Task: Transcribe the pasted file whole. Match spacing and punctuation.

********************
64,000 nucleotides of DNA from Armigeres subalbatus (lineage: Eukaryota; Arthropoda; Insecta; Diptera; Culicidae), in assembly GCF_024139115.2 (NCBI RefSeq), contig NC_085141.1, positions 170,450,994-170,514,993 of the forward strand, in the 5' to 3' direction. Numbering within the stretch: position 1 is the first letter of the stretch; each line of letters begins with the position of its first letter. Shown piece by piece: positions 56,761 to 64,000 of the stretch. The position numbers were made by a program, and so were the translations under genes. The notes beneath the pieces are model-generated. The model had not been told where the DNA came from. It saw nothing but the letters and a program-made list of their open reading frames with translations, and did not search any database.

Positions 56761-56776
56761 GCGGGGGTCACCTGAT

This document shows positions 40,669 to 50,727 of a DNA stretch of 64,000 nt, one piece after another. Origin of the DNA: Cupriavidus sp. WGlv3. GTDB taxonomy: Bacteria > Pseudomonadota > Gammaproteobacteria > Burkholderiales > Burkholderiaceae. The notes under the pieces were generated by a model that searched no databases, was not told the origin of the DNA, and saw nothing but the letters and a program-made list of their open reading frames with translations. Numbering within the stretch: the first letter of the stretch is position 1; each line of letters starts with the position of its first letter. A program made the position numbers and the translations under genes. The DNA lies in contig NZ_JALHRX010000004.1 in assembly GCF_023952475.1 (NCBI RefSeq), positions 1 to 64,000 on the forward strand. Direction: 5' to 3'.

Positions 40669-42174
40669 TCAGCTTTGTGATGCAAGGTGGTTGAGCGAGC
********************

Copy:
64,000 nucleotides of DNA from Armigeres subalbatus (lineage: Eukaryota; Arthropoda; Insecta; Diptera; Culicidae), in assembly GCF_024139115.2 (NCBI RefSeq), contig NC_085141.1, positions 170,450,994-170,514,993 of the forward strand, in the 5' to 3' direction. Numbering within the stretch: position 1 is the first letter of the stretch; each line of letters begins with the position of its first letter. Shown piece by piece: positions 56,761 to 64,000 of the stretch. The position numbers were made by a program, and so were the translations under genes. The notes beneath the pieces are model-generated. The model had not been told where the DNA came from. It saw nothing but the letters and a program-made list of their open reading frames with translations, and did not search any database.

Positions 56761-56776
56761 GCGGGGGTCACCTGAT

This document shows positions 40,669 to 50,727 of a DNA stretch of 64,000 nt, one piece after another. Origin of the DNA: Cupriavidus sp. WGlv3. GTDB taxonomy: Bacteria > Pseudomonadota > Gammaproteobacteria > Burkholderiales > Burkholderiaceae. The notes under the pieces were generated by a model that searched no databases, was not told the origin of the DNA, and saw nothing but the letters and a program-made list of their open reading frames with translations. Numbering within the stretch: the first letter of the stretch is position 1; each line of letters starts with the position of its first letter. A program made the position numbers and the translations under genes. The DNA lies in contig NZ_JALHRX010000004.1 in assembly GCF_023952475.1 (NCBI RefSeq), positions 1 to 64,000 on the forward strand. Direction: 5' to 3'.

Positions 40669-42174
40669 TCAGCTTTGTGATGCAAGGTGGTTGAGCGAGC